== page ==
Fresh on the heels of yet another Santa Barbara Grand Jury report calling for the construction of a North County Jail, Sheriff Bill Brown will be in front of the Board of Supervisors this Tuesday, asking them to place a half-cent sales tax on the November ballot to pay for the construction and operation of a new 304-bed jail. In addition to the jail, the tax would cover other law enforcement and public safety costs, pay for refurbishment of the South County Jail facility, and pay for preventative and recidivism programs to make a dent in jail overcrowding.
To put the issue on the ballot would take a four-fifths vote by the supervisors, and to pass the sales tax, a supermajority of two-thirds of the countywide vote would be needed, a tall task by any standard. Not only would all the supervisors need to be supportive, but essentially all law enforcement and governmental jurisdictions and community organizations would need to be backers of the idea, as well.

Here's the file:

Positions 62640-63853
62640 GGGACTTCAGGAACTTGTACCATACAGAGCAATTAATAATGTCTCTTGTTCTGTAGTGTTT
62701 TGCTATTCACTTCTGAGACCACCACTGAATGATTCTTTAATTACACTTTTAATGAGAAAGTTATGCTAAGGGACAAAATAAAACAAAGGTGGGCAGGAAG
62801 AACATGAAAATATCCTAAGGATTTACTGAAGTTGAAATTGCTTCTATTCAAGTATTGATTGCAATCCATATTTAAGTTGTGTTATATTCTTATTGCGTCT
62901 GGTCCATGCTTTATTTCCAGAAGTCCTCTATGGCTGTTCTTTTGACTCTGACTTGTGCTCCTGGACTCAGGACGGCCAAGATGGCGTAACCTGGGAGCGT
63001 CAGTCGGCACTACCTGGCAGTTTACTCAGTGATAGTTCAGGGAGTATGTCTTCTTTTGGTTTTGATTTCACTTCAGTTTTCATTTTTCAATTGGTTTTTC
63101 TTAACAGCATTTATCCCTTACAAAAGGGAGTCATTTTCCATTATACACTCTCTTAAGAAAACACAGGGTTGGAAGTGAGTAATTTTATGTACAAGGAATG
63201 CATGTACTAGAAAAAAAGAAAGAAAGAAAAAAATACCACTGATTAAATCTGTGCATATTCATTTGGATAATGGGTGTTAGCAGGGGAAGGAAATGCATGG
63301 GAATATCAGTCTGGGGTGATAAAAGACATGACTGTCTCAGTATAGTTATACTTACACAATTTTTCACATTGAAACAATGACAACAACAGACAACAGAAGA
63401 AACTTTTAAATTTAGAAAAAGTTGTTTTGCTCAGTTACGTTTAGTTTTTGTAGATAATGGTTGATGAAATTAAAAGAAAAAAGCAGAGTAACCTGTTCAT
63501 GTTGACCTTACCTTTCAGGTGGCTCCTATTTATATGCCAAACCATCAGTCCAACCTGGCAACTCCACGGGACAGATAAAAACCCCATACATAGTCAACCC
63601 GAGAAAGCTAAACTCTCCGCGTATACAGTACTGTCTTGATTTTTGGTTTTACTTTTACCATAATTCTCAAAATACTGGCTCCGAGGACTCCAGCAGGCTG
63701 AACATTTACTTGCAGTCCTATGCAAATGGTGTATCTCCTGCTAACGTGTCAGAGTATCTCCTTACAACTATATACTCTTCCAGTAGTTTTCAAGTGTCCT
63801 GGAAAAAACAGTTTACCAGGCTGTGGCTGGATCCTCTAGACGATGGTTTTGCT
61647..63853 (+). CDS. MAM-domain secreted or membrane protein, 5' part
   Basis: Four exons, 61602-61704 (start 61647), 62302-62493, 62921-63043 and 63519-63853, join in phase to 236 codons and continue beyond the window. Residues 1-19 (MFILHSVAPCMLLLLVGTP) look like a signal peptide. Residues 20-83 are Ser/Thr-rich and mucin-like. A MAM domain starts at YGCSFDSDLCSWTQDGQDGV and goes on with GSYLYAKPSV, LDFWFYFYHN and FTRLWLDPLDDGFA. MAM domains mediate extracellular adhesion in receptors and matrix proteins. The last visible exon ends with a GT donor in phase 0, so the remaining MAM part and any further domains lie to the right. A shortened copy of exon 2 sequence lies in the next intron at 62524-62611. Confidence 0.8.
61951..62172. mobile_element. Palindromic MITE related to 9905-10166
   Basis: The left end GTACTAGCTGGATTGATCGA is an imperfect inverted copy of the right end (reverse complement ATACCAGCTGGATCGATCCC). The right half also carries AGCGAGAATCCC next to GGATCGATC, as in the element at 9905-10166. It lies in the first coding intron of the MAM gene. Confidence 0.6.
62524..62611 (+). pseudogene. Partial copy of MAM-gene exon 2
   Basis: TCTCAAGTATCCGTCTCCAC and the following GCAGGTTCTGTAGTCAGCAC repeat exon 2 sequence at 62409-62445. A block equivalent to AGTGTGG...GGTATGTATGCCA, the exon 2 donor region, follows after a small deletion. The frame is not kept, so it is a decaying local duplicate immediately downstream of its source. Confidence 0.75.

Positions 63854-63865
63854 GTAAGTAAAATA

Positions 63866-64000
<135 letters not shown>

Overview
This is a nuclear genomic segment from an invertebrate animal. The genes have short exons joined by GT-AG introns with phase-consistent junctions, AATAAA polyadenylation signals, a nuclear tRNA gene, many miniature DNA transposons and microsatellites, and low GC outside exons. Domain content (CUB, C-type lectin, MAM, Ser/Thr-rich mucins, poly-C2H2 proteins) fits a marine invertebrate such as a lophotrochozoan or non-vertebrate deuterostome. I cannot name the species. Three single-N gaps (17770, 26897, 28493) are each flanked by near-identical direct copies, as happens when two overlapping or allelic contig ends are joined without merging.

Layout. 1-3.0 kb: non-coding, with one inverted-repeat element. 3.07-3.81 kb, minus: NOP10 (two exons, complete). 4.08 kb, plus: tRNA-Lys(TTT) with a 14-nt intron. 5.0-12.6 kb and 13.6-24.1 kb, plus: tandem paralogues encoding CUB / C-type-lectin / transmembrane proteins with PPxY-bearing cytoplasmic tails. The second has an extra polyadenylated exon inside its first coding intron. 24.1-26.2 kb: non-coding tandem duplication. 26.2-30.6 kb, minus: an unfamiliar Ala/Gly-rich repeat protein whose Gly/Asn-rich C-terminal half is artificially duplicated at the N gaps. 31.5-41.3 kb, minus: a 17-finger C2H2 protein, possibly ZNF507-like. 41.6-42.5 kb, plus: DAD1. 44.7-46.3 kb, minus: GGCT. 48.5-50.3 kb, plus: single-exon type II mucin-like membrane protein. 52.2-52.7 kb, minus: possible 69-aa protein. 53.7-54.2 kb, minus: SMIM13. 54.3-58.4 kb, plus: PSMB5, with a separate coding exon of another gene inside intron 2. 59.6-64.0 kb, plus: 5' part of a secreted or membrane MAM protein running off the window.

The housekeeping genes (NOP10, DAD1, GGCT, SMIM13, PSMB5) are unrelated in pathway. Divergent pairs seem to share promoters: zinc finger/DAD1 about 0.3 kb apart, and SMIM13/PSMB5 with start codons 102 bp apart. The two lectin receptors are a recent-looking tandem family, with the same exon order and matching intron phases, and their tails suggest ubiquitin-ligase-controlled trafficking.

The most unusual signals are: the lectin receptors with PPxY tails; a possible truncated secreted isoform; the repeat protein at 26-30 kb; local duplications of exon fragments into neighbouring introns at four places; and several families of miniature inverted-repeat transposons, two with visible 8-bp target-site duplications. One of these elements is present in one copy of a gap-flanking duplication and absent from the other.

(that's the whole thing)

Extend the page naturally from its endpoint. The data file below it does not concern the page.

The Grand Jury, which is no stranger to talking about the need for a North County facility, this time expanded its report to discuss the need to implement alternatives to incarceration, as recommended by a Blue Ribbon Commission Brown formed in 2008 to look at the issue. Just more than a decade ago, county voters turned down a one-quarter cent sales tax to help fund a new jail, which at the time would’ve cost an estimated $53 million. Now, a new jail will cost roughly $80 million. Also forcing the issue is state Assembly Bill 900, which would pay for nearly three-fourths of the new facility, as long as a reentry facility to help dent recidivism rates was also part of the program.